In Articles, Drug Rehab, Family Resources, Sober Living

Huffing drugs has become an increasing trend among the youth.

You may have heard side conversations about it or heard it mentioned on the news, but you probably still have a lot of questions. What is huffing? Is it dangerous? Why do people do it? Our Pennsylvania addiction treatment center is here to answer all of your questions.

What Is Huffing?

Huffing is the act of recreationally inhaling chemicals in order to get high. Huffing drugs is usually done by soaking a cloth or rag in chemicals and then holding it up to your nose or mouth. It is a form of inhalant abuse and can involve a variety of liquids or gases such as aerosols, paint thinners, glue, gasoline, and household cleaners.

Inhalant Abuse

Huffing is a bigger problem than a lot of people realize. While many people are focused on the opioid epidemic and getting their loved ones opioid addiction treatment, huffing is often forgotten, but it is deadly. The National Institute on Drug Abuse found that 21.7 million Americans aged 12 and older have used inhalants at least once in their life.1 Inhalant use seems to be the biggest problem among the youth. Those under 18 are more likely to abuse inhalants at 2.7% than the rest of the US population at just 0.4%.2 One of the problems with inhalant abuse is that people use everyday objects, so it can be hard to not only recognize when there is a problem, but also to stop it.

Signs of Huffing Drugs

If you suspect your loved one is huffing drugs, look for these warning signs.

Signs of huffing inhalants include:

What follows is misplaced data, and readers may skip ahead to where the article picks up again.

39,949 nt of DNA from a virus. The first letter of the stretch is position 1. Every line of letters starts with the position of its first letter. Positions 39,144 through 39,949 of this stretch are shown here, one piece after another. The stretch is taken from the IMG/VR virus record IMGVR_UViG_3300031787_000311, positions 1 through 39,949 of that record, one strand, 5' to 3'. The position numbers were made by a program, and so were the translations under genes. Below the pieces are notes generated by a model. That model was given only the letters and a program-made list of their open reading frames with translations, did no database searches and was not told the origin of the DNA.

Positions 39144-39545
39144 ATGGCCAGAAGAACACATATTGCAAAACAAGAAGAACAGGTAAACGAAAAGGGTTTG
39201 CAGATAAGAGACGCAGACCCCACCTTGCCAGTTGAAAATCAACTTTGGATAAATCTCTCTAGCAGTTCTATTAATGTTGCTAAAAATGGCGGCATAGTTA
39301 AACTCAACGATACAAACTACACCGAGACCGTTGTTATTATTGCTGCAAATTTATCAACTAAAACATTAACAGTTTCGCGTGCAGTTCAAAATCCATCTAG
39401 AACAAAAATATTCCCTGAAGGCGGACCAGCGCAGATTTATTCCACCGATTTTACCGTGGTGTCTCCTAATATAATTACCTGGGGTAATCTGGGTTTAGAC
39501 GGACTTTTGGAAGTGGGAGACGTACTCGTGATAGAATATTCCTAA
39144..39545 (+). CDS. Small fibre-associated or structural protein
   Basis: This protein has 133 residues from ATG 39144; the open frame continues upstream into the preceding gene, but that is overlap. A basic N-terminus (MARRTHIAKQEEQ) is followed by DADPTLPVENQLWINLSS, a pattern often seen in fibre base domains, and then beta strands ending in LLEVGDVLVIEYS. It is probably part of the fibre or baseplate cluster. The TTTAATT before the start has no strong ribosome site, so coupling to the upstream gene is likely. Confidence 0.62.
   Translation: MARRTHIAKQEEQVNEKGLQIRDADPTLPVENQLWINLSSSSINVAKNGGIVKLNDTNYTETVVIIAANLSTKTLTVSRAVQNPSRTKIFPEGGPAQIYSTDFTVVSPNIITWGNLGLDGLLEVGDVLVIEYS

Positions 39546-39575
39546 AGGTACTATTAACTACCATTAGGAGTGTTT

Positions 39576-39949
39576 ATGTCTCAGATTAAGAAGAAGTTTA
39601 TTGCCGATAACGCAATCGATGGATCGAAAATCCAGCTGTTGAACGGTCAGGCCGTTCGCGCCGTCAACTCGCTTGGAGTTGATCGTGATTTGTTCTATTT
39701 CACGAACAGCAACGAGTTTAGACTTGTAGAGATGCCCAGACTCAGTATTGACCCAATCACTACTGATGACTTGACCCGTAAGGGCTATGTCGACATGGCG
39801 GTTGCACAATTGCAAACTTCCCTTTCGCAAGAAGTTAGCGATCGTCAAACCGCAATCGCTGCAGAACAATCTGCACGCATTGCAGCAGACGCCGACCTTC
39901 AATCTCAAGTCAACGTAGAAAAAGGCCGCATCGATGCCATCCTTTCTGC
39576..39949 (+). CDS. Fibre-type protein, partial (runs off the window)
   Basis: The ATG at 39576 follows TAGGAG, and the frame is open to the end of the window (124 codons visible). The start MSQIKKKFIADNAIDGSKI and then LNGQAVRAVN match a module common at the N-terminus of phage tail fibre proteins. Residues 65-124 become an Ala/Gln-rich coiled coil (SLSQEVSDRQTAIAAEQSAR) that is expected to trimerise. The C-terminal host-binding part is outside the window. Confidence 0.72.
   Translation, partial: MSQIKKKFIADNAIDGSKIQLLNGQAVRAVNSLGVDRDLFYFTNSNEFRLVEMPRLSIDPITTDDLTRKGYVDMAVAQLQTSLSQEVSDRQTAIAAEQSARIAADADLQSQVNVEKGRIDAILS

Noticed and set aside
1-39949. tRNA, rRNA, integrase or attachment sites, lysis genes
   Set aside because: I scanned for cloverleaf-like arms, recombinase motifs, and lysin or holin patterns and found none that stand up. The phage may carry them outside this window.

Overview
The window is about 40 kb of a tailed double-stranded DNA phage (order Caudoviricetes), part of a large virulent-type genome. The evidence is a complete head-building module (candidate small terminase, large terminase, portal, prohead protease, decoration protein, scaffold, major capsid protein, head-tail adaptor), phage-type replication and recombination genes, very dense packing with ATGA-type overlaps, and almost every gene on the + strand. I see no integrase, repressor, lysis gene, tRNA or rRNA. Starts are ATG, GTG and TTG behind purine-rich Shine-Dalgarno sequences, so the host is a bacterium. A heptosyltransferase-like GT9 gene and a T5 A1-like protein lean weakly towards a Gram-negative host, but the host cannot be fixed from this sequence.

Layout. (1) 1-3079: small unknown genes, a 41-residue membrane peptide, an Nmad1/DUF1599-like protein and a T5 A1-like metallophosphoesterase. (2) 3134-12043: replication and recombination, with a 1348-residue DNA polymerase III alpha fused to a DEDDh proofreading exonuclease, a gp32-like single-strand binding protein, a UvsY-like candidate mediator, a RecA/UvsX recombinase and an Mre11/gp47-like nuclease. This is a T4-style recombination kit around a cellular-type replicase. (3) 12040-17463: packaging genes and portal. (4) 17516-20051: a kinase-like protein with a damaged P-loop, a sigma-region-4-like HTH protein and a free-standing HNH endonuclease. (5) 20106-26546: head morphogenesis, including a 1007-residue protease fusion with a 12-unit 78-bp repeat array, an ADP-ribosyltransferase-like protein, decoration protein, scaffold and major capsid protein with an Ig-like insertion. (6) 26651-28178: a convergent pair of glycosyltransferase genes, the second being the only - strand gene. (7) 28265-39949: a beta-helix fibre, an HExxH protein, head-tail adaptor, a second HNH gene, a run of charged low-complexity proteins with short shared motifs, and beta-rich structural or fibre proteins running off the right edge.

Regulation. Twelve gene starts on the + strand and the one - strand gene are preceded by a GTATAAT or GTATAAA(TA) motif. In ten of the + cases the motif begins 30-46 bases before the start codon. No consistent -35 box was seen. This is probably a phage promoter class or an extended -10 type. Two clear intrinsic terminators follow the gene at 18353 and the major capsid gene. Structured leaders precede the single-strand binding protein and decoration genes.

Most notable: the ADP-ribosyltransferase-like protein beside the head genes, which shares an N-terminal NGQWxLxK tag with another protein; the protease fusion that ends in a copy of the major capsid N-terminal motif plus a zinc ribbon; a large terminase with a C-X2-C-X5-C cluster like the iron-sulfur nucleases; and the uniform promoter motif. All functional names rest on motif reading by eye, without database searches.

• Empty containers of common inhalants hidden or around the house
  • The disappearance of common household inhalants
  • Cloths or rags with residual chemicals
  • Chemical smells on clothes or in the home
  • Paint or chemical stains on clothes or skin
  • Mouth sores or facial rash
  • Noticeable decline in health or personal hygiene
  • Drunken or high behaviors

Dangers of Huffing Drugs

Huffing is extremely dangerous. When people are huffing drugs, they are huffing inhalants. Like other drugs, inhalants can affect both the mind and body. Huffing can cause long-lasting damage to the body and even be deadly.

The health effects of huffing drugs include:

  • Death from heart failure or asphyxiation
  • Trouble breathing
  • Lightheadedness or headaches
  • Disorientation and even hallucinations
  • Seizures
  • Vomiting
  • Poor coordination
  • Depression and mental health problems

Along with damage to the heart, liver, lungs, brain, and kidneys, huffing can cause immediate death from heart failure or suffocation as the chemicals overtake the lungs. Even one time of huffing can be deadly.

If your loved one is engaging in huffing or abusing drugs, get them to help immediately. Our Pennsylvania inpatient detox center is here to help your loved one get over their addiction and move forward with their life. To get more information about our programs and to get started, contact us today at 570-536-9621.



  1. National Institute on Drug Abuse- Inhalants- Letter from the Director
  2. SAMHSA- The CBHSQ Report- Understanding Adolescent Inhalant Use
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